Settler Colonialism and the Urban Prairie West (forthcoming in 2017)
The rapid urbanization of North American Indigenous populations over the last half century has been accompanied by a proliferation of urban Indigenous organizing and an expansion of Indigenous marginalization. We contend that making sense of these transformations demands the development of a relational theory of settler-colonial urbanism, as shaped by the intersection of distinct forms of social, political, and economic struggle. While a number of theorists have made key contributions to the elaboration of a theory of settler-colonization, their engagement with urban political economy remains comparatively limited. Conversely, while practitioners of urban political economy have elaborated key insights into the racialized production of urban space, their engagement with the constitutive importance of settler-colonial pasts and presents has been muted at best. In an effort to address these gaps in a focused manner, Settler Colonialism and the Urban Prairie West will assemble a diverse range of contributions that hone in on the complex entanglement of processes of settler-colonization with the political-economic dimensions of urbanization in the cities of a particular region, the Northern Plains of North America.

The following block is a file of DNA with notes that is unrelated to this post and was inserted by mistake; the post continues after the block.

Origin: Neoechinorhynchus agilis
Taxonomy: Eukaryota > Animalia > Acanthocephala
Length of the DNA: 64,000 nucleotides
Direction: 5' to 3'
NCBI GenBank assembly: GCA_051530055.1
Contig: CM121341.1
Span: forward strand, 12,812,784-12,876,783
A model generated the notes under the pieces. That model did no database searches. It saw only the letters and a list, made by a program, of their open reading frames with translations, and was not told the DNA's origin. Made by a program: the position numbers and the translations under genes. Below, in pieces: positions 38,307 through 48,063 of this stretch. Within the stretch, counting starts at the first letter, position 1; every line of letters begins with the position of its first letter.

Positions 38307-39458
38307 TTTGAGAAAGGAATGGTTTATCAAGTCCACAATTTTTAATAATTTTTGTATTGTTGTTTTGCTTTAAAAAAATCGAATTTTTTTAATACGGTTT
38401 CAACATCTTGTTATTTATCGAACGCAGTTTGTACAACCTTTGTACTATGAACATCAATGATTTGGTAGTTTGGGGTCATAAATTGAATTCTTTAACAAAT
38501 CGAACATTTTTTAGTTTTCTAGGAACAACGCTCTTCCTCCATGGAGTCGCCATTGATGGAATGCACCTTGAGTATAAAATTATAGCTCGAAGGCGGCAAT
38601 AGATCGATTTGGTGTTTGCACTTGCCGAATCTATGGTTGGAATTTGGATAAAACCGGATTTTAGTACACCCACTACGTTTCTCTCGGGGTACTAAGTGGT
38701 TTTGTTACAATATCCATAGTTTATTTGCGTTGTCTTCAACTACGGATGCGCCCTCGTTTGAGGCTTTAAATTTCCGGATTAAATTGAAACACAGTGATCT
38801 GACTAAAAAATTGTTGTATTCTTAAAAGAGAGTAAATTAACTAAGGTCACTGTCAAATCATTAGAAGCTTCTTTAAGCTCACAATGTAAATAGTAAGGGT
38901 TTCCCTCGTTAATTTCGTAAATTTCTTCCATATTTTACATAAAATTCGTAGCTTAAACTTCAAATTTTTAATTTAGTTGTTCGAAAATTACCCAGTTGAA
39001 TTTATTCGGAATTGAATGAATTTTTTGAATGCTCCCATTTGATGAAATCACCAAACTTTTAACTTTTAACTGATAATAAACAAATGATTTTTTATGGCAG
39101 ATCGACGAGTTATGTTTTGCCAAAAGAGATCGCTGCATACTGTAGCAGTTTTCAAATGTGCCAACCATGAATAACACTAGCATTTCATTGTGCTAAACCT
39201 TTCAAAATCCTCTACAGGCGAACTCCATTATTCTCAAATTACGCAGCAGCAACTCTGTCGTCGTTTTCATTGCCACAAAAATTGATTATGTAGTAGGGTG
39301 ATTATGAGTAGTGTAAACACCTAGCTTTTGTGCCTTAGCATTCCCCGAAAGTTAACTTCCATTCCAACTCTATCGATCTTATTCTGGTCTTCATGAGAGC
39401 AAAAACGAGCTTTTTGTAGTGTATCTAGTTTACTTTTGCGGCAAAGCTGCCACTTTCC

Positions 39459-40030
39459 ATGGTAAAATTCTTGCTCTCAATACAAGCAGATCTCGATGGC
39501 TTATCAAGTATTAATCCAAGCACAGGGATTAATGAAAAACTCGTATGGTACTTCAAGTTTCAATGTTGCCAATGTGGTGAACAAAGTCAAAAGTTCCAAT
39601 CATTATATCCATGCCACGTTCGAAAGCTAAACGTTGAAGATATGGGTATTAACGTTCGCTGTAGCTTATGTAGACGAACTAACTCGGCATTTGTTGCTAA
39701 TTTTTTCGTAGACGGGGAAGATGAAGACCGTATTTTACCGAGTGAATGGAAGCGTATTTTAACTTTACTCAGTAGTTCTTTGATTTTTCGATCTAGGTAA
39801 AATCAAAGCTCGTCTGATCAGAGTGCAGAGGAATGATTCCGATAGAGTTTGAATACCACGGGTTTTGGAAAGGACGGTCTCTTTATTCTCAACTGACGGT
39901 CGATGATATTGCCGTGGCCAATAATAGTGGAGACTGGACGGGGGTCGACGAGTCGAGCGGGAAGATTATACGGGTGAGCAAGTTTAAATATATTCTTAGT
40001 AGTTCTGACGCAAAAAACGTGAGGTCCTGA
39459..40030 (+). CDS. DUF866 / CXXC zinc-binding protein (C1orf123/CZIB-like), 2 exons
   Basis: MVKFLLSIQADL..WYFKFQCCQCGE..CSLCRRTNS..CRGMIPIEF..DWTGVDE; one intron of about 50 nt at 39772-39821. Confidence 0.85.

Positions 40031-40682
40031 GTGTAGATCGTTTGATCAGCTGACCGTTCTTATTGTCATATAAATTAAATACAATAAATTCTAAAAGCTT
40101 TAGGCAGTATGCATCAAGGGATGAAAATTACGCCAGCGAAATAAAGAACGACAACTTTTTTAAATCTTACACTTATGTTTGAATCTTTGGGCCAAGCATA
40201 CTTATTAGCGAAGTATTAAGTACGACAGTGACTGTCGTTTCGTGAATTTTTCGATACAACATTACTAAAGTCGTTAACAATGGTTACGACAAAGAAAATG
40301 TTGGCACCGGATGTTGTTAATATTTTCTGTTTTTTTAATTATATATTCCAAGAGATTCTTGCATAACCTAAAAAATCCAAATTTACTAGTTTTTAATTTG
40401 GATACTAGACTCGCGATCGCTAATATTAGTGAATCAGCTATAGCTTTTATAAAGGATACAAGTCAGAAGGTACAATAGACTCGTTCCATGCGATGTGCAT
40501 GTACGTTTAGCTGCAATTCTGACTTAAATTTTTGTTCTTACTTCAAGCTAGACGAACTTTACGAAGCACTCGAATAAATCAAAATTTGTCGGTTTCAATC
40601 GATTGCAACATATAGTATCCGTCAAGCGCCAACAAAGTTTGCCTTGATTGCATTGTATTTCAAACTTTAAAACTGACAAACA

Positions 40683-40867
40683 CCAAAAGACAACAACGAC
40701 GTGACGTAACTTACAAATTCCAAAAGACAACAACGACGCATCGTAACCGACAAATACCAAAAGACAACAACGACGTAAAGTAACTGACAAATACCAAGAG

Editors: Heather Dorries, Robert Henry, David Hugill, Erica Violet Lee, Tyler McCreary, Julie Tomiak